From My Dim Aviary
If you’d be the first darkness, le néant not nothing but pregnant with the little shearwater, the pintail, gannet and grebe. Closed, like this, closed into uttermost opening, opaline blue inside scratchy, black mussel shells. The color of repentance is ashes, but what the color of praise? Answer and I’ll give you wind riffling books in a kiosk, roots of heather seeking clouds underground. If you’d be host on my tongue or hosanna, not haste all heat-thickened, spurs or burs burning in the hoarse voice of thicket or bush. If you’d sing. If you’d sing, tuned to turn tears where thorns thumb a ladder up the bare, broken stalk of rose. My swollen hips: wet them once with wonderment, twice with your dry face of salt. Wet them, I mean, only with love, that difficult dream, that dread revelation. Shimmer to river me heavenward. Whisper me softly through sleep. And if a man walk with sea in his shoes and spill them over my pillow of white down, tell him the age of oceans is spelled by a swan taking flight inside the incandescence of streetlamps. And if a man be not wooed by my closed bedroom eyes, give him bread for his barter of lashes and weep. But if a man come with sad eyes like the Christ’s, let him know grapes do grow from thorns and figs from thistles drop sweet—
—first published in The Laurel Review
What color would God clothe me but red? A crimson cap to keep my head from rain, a carnelian cape to wrap my body in swishy silks of blood-spurt, girl-heat. Who taught me the trail through forest, where to find wood violets limp upon slender stems, how to twine them in wreaths gentler than these hands’ caress? It’s true: I wanted a warm place, a sight familiar as the bone-home of moon’s bed in a cloud-slumbered sky. Truer, still: a stone sang in my stomach—to eat and be eaten. A bite of cherry tart. What animal would God liken me unto, but a wayward sheep, wandering the way of the wolf’s spittled growl. And if I found death small as a moss-grown flower, and if the color of my corpse was red as that of my clothes, I would still whisper back to the voice that clambered over me, thick with heat, fur and teeth, this is the way of all loneliness—for only luck comes easy as night birds, to scavenge the unburied heart—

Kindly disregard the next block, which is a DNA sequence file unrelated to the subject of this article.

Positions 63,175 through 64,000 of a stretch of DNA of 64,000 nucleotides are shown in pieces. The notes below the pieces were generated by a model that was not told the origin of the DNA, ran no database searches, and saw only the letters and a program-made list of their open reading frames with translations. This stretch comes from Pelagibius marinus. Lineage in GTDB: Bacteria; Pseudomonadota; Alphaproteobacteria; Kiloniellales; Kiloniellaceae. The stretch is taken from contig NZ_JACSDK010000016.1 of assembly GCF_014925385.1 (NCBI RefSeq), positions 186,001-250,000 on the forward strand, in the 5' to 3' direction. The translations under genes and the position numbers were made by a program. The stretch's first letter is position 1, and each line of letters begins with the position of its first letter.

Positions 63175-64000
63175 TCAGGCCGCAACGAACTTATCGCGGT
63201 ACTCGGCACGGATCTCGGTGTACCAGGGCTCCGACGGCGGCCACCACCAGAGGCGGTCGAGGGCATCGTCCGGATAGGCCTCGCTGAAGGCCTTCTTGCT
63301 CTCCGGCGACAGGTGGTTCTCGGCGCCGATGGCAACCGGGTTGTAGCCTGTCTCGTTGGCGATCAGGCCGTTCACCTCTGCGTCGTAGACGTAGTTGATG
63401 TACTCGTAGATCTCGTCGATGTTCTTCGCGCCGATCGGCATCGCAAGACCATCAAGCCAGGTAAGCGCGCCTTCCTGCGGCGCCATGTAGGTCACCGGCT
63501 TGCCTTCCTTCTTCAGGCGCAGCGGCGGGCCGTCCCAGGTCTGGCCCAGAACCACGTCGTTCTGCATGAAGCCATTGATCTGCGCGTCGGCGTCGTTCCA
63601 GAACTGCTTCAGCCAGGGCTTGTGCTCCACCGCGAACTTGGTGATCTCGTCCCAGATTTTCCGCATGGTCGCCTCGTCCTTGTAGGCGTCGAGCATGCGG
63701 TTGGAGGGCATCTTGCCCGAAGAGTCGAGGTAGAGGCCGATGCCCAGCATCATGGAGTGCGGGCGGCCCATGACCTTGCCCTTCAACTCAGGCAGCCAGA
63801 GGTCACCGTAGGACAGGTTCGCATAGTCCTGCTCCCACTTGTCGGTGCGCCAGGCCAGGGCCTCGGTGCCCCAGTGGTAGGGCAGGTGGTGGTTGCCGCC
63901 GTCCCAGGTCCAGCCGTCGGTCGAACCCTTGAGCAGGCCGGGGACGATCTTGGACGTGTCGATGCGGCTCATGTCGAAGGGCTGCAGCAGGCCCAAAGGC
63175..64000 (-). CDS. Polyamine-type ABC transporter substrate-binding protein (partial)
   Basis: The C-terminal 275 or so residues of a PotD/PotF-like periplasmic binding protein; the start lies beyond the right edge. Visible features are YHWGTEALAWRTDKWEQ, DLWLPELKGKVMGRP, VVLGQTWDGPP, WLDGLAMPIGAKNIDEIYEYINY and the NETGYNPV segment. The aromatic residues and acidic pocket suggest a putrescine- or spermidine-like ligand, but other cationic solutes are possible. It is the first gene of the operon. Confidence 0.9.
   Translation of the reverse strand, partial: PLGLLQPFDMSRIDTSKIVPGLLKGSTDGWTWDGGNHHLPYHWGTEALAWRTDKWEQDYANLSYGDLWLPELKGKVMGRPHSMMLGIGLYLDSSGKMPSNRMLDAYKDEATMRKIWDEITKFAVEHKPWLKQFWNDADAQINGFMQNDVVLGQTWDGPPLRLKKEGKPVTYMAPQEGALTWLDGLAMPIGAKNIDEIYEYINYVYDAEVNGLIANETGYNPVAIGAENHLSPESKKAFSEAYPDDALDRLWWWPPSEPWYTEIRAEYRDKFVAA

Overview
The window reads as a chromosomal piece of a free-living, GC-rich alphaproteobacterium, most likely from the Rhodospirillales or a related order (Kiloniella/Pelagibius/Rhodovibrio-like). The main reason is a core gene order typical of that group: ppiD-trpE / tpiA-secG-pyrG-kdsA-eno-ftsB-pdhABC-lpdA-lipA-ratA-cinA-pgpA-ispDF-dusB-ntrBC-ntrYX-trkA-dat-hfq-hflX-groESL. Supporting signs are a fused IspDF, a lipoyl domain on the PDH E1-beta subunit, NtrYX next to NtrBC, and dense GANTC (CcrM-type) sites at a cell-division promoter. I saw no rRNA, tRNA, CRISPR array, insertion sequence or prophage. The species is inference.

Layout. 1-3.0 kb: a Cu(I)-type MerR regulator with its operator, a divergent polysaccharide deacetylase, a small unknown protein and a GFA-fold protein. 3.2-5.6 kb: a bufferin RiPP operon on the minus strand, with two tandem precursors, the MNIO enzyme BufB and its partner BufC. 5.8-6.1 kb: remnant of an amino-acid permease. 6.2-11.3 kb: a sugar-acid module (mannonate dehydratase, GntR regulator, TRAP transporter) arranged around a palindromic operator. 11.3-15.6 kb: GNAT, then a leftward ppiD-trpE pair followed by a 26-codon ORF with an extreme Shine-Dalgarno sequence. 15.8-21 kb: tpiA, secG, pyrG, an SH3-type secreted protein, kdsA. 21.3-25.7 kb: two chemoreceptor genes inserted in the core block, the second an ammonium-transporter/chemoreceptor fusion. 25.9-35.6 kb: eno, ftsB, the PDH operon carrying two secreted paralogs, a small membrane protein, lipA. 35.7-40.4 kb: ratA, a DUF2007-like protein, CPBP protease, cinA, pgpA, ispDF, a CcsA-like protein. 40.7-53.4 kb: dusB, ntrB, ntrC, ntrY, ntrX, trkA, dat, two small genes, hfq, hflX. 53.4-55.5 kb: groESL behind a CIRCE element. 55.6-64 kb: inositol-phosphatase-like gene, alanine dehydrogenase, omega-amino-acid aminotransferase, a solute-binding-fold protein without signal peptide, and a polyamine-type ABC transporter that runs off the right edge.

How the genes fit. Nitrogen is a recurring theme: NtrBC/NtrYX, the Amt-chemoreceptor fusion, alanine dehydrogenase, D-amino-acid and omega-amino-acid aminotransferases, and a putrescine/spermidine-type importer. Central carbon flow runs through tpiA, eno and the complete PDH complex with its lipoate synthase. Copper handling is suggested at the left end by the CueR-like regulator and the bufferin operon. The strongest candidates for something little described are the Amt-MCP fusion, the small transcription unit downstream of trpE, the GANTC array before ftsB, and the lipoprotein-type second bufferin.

—first published in Colorado Review
And it’s the wind—an afternoon no one wanted me, I climbed the stepped streets from Pigalle up Montmarte and sat down on a cold stone ledge. My décolleté dress turned drafty: I clung to my thin, fringed shawl the way a child wraps in wool, trying to hide from the dark inside the day. The sun pushed hard, but it couldn’t do a thing against the wind—it’s the wind that comes to mind when Jean says, Sleep the sleep of ivresse, the rush of trance, the drug in your veins like the shadow of a stranger wooing you without form. When he poses me, hand over head in a spell of faint, my body soft-sprawled on the carpet beside the hookah—it’s the wind that comes back: how a flock of pigeons swarmed then scattered then swarmed together again, shifting one to one to one on the wind’s pivot, blown through sky, a cloud of flap and glide, a storm of gesture. How the birds winged the same spirals as the leaves, the leaves that beneath them funneled in a whirl to match their flying, the crisped, curled leaves of October’s dying. And it was the leaves that said, I am no more, I am no more, even as they shifted with a crinkle sort of sound. The leaves that were and weren’t. The doves quickly gone from sight—the same doves in the Kingdom of Heaven? If the drug rushes, this is the rush of it. Jean behind his camera, me in your eye. We are here now, here now, here now—and gone—